The question of whether or not Bernie Sanders has been questioning if Hillary Clinton is "qualified" to be president came up again during CNN's Democratic primary debate, hosted in Brooklyn, New York on Thursday night. It's been an issue since last week when Sanders, taking bait that Clinton herself refused, railed in a speech that Clinton is "not qualified" because of her vote authorizing President Bush to go to war and the fact that she has a well-funded super PAC.
The use of the term "not qualified" captured the public imagination because it sounded an awful lot like Sanders was sliding into the same sexism that many have witnessed in his most vocal online supporters, who have been nicknamed the "Bernie Bros" and are notorious in equal parts for denying that they are sexist while speaking to women as if they are small children who need everything carefully explained to them in one syllable words. (As a frequent target of said Bros, I maintain that they are a small and likely unrepresentative part of Sanders support.) A lot of people assumed he was straight up riffing on sexist assumptions that a woman can never be good enough, even if she has been both a senator and the secretary of state.
Sanders made it clear that he wasn't most certainly not resorting to inarguably sexist attacks on Clinton's intelligence.
"Does Secretary Clinton have the experience and intelligence to be president? Of course she does,” Sanders replied when asked about it. “But I do question her judgment.”
While this is being treated in some parts of the media as a backtrack, it isn't. This is in line with the original Sanders speech, where Sanders said, "I don't think you are qualified if you get $15 million from Wall Street through your super PAC" and "I don't think you are qualified if you have voted for the disastrous war in Iraq."
So, to be excruciatingly clear here, Sanders is not talking about Clinton like she's stupid. That said, that doesn't mean he's off the hook when it comes to whether or not this particular line of attack is sexist. There are ugly and unfair stereotypes used to discredit women besides assuming that they are blessed with less brainpower than men.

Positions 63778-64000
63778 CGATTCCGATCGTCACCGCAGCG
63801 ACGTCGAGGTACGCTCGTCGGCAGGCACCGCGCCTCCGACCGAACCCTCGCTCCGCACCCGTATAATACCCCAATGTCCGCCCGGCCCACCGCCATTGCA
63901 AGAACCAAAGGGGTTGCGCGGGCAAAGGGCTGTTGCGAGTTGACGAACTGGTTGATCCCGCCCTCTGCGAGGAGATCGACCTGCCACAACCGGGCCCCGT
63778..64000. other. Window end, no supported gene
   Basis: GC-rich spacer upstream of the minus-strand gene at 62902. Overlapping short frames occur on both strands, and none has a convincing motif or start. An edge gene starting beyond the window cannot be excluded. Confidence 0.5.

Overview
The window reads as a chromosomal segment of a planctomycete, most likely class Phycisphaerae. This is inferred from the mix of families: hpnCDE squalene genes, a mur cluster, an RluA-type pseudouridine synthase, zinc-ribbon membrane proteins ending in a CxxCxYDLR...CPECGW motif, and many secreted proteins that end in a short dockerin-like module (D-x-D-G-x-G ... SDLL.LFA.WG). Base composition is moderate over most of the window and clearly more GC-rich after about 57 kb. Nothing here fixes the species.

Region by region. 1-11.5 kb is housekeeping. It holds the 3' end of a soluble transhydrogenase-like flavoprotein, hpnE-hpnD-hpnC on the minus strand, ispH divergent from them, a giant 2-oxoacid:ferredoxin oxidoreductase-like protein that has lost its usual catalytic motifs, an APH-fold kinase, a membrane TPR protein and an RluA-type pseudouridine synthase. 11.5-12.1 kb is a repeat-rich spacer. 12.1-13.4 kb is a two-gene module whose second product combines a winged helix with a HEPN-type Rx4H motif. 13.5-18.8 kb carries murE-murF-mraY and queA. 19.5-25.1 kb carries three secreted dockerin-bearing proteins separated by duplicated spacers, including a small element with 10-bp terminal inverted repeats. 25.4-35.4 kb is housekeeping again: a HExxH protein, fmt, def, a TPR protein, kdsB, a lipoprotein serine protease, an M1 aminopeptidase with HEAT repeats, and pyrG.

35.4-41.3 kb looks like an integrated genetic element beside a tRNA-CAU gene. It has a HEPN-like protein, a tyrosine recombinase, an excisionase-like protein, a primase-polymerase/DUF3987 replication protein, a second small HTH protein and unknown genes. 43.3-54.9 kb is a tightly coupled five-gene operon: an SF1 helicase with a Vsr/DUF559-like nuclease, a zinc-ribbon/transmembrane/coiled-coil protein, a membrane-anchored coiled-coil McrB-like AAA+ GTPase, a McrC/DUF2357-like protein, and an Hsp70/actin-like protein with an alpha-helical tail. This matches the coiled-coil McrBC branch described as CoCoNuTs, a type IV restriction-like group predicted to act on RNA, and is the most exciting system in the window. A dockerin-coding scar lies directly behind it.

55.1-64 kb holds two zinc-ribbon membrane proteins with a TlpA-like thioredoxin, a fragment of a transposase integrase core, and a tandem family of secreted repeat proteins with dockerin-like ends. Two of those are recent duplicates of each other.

As I wrote about when this controversy first erupted, another common way to discredit women seeking power is to portray them as heartless harpies who are so consumed by ambition that they will step on anyone or destroy anything to get their way. Think Tracy Flick or any ball busting "career woman" in a shitty 80s comedy. Think the Evil Witch vs. Snow White. Or Ursula from "The Little Mermaid". Or Glenn Close's character in "Fatal Attraction".
These evil, ambitious women are held out as a morality tale about the dangers of allowing women too much power, much less actual equality. The implication is women can't handle it, and unless they are consigned to home and hearth, they will become so all-consumingly ambitious that they will rain destruction across the land.
It's much harder to deny that Sanders and his team are evoking the evil witch stereotype to demonize Clinton.
Jeff Weaver, Sander's campaign manager, outright said that Clinton is threatening to destroy "the Democratic Party to satisfy" her "ambitions to become president of the United States". That's the evil witch stereotype in a nutshell: Willing to destroy all that's good in the world satisfy their endless appetites for unfeminine things like power.
Sanders employs this stereotype with more subtlety, but his answer during the debate made it clear that he and his campaign are digging into to this narrative of Clinton as a woman so consumed with ambition that she throws all decency to win in order to pursue her single-minded goal of accumulating power.
To make it worse, Sanders's gambit that he's not questioning her experience or education, just her judgment, feeds into a nascent but extremely potent sexist stereotype that has emerged in our era: That women may be studious and hard-working, but they'll never quite reach the levels of native talent that men have.
It's a narrative that is invoked a lot to explain away how it is that women can go college and make better grades than men, but still somehow, when they get into the working world, they get paid less than men. Men are said to be bolder, craftier, more willing to take big risks or to do the creative thing, while those dowdy little A students keep dotting Is and crossing Ts but never really reaching the heights that their male colleagues can reach with the benefit of raw talent.
Plugging into these two narratives is gross, but smart politics for Sanders. Clinton is ambitious and she is wonky, more so than Sanders in the latter case. Turning your opponent's assets to liabilities is a classic campaign strategy. The quickest, dirtiest, possibly only way to achieve this with Clinton is to invoke these sexist stereotypes. (To be clear, Clinton herself isn't above these dirty politics, as anyone who remembers the '08 campaign will recall.)
But while it may score Sanders some more votes, the end result here is that that he'll probably still lose, and at the cost of validating, in supposedly liberal circles, some of the ugliest, most tedious stereotypes about women.